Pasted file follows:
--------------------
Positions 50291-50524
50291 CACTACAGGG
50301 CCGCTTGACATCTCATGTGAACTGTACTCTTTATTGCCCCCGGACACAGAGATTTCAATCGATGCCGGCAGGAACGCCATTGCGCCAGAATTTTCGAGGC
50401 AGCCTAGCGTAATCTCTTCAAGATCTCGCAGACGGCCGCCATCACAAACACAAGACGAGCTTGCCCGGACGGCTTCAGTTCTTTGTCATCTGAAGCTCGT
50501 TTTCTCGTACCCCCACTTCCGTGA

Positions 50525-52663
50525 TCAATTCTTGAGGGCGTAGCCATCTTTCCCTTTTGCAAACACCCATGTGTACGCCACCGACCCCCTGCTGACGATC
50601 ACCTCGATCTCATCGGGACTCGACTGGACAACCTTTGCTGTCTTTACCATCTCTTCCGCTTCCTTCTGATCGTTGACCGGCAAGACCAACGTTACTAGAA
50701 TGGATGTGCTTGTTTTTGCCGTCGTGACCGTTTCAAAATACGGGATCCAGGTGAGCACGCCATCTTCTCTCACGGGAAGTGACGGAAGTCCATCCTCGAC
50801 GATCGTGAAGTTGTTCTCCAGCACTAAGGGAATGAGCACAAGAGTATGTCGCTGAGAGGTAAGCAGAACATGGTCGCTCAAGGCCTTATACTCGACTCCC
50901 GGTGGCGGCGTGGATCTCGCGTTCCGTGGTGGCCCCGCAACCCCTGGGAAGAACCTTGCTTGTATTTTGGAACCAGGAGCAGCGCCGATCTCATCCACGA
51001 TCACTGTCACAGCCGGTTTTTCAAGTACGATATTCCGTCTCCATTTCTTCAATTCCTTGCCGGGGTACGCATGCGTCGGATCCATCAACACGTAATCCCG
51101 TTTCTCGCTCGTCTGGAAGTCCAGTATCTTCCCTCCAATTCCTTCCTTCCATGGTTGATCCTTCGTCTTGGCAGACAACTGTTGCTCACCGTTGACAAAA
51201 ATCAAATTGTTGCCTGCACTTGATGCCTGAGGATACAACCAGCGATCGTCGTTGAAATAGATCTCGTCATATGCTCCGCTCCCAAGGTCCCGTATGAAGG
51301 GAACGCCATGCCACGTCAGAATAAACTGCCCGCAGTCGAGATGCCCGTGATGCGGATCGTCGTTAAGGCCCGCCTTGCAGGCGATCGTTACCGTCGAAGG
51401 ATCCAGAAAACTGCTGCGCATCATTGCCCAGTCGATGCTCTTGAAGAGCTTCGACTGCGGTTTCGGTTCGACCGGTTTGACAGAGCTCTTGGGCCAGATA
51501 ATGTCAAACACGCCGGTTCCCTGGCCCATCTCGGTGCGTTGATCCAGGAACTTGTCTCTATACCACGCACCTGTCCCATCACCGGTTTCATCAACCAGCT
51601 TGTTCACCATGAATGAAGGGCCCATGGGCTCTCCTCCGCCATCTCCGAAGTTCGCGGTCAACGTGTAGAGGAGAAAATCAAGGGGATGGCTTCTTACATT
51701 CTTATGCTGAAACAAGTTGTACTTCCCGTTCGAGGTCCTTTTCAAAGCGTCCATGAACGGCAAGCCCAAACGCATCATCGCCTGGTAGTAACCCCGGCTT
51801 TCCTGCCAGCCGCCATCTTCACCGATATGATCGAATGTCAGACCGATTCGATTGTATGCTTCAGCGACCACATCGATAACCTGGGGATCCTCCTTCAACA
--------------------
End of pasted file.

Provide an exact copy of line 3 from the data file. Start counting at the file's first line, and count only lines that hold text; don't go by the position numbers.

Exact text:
50301 CCGCTTGACATCTCATGTGAACTGTACTCTTTATTGCCCCCGGACACAGAGATTTCAATCGATGCCGGCAGGAACGCCATTGCGCCAGAATTTTCGAGGC